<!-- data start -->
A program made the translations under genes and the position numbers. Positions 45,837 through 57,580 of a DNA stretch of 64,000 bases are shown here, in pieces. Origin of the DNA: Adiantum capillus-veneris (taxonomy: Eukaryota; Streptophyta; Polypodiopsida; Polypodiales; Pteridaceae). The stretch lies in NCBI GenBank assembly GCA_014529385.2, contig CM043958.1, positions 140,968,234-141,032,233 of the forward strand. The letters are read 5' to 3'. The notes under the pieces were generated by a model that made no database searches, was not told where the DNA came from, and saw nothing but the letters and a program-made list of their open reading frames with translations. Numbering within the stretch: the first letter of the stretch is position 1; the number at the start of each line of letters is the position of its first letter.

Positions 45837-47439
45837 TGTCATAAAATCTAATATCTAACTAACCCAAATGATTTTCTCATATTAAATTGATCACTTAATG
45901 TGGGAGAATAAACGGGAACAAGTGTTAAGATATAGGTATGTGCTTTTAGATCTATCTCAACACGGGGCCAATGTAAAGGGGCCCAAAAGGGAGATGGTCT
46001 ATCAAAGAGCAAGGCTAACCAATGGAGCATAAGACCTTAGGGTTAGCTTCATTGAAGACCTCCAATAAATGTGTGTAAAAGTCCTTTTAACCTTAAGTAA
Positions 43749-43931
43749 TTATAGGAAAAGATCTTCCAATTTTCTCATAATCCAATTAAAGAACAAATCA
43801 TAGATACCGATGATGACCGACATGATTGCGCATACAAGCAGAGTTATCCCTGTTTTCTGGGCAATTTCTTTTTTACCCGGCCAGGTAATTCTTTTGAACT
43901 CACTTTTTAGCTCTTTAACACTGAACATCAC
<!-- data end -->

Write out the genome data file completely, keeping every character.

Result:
A program made the translations under genes and the position numbers. Positions 45,837 through 57,580 of a DNA stretch of 64,000 bases are shown here, in pieces. Origin of the DNA: Adiantum capillus-veneris (taxonomy: Eukaryota; Streptophyta; Polypodiopsida; Polypodiales; Pteridaceae). The stretch lies in NCBI GenBank assembly GCA_014529385.2, contig CM043958.1, positions 140,968,234-141,032,233 of the forward strand. The letters are read 5' to 3'. The notes under the pieces were generated by a model that made no database searches, was not told where the DNA came from, and saw nothing but the letters and a program-made list of their open reading frames with translations. Numbering within the stretch: the first letter of the stretch is position 1; the number at the start of each line of letters is the position of its first letter.

Positions 45837-47439
45837 TGTCATAAAATCTAATATCTAACTAACCCAAATGATTTTCTCATATTAAATTGATCACTTAATG
45901 TGGGAGAATAAACGGGAACAAGTGTTAAGATATAGGTATGTGCTTTTAGATCTATCTCAACACGGGGCCAATGTAAAGGGGCCCAAAAGGGAGATGGTCT
46001 ATCAAAGAGCAAGGCTAACCAATGGAGCATAAGACCTTAGGGTTAGCTTCATTGAAGACCTCCAATAAATGTGTGTAAAAGTCCTTTTAACCTTAAGTAA
Positions 43749-43931
43749 TTATAGGAAAAGATCTTCCAATTTTCTCATAATCCAATTAAAGAACAAATCA
43801 TAGATACCGATGATGACCGACATGATTGCGCATACAAGCAGAGTTATCCCTGTTTTCTGGGCAATTTCTTTTTTACCCGGCCAGGTAATTCTTTTGAACT
43901 CACTTTTTAGCTCTTTAACACTGAACATCAC